A Disaster at Sea

It was 50 years ago, on Saturday 18th March 1967, that the Torrey Canyon oil tanker ran aground on Pollard’s Rock in the Seven Stones reef, between Land’s End and the Isles of Scilly. It was carrying 100,000 tons of crude oil and, following the impact, oil immediately started to leak out. The ship had left the Kuwait refinery with a full cargo of crude oil on Sunday 19th February with the Welsh port of Milford Haven its intended destination. On 14th March she reached the Canary Islands and, following a navigational error, struck Pollard’s Rock.

Attempts to minimise the damage included the bombing of the wreck by aircraft from the Royal Navy and the RAF but still hundreds of miles of coastline in Britain, France, Guernsey and Spain were affected.

It was to be, it seems, the Torrey Canyon’s final voyage. On this voyage the tanker did not have a scheduled route and as such lacked a complement of full scale charts of the Scilly Islands.  When a collision with a fishing fleet had become imminent, there was some confusion between the Master and the helmsman as to their exact position. Significant further delay arose due to uncertainty as to whether the vessel was in manual or automatic steering mode. By the time the problem was corrected, the grounding was unavoidable. In the hours and days to follow, extensive attempts to float the vessel off the reef proved unsuccessful, and even resulted in the death of a member of the Dutch salvage team.

After the attempts to move the Torrey Canyon failed and ship began to break up, the focus switched to clean-up and containment of the resulting oil spill. Detergent was used on a large scale by Cornwall fire brigade and attending Royal Navy vessels in an attempt to disperse the oil.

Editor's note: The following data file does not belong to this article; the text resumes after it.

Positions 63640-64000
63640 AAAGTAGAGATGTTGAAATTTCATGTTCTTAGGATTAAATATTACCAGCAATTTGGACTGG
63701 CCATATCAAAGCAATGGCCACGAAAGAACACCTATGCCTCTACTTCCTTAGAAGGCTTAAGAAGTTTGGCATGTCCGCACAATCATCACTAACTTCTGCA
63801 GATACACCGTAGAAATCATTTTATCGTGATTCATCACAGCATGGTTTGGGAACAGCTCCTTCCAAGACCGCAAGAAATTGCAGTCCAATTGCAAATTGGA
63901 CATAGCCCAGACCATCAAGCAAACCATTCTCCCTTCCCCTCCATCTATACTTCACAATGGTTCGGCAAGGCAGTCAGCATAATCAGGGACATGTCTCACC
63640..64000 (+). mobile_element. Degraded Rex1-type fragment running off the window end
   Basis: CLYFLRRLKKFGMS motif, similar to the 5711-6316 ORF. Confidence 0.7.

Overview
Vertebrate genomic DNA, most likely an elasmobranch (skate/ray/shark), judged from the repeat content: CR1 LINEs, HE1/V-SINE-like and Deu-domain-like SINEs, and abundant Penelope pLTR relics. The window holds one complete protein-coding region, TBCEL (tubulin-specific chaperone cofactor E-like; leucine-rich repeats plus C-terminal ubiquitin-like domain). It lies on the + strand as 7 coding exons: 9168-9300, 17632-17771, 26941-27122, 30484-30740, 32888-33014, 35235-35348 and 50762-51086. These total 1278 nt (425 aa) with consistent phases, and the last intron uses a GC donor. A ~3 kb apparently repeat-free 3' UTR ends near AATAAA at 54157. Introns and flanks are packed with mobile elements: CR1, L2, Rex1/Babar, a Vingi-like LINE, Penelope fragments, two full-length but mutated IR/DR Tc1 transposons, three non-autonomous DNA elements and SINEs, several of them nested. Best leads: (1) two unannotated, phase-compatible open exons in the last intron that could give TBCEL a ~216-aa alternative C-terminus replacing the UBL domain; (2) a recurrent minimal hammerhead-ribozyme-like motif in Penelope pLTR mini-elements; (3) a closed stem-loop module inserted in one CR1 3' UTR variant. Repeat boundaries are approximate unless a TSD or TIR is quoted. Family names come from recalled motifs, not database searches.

A meeting between the UK Prime Minister Harold Wilson and his cabinet held a meeting at the Royal Naval Air Station at Culrose and decided to set fire to the vessel and surrounding oil slick to limit the extent of the oil disaster. As a result on 28th March 1967 the Fleet Air Arm sent Blackburn Buccaneer planes from RNAS Lossiemouth to drop forty-two 1,000-lb bombs on the ship. The RAF sent Hawker Hunter jets from RAF Chivenor to drop cans of aviation fuel to make the oil blaze!  However, exceptionally high tides put the fire out and it took further Sea Vixen bombing runs from the ENAS Yeovilton and Buccaneers from RNAS Brawdy. RAF Hunters with liquefied petroleum jelly joined in as well to ignite the oil. Bombing continued into the next day before Torrey Canyon finally sank.

When this was all over some 50 miles of French and 120 miles of Cornish coast were contaminated. Around 15,000 sea birds were thought to have been killed, along with huge numbers of marine organisms, before the 270 square mile slick dispersed.  A large percentage of the damage was caused by the heavy use of so-called detergents to break up the slick.

The British government was strongly criticised for its handling of the incident, which was at that time the costliest shipping disaster ever. The RAF and the Royal Navy also came in for ridicule, as 25% of the 42 bombs dropped missed the enormous stationary target.  Claims were made by the British and French governments against the owners of the vessel and the subsequent settlement was the largest ever in marine history for an oil claim.

The wreck of the Torrey Canyon lies at a depth of some 30 metres (c100 ft) beneath the waves where the disaster began.


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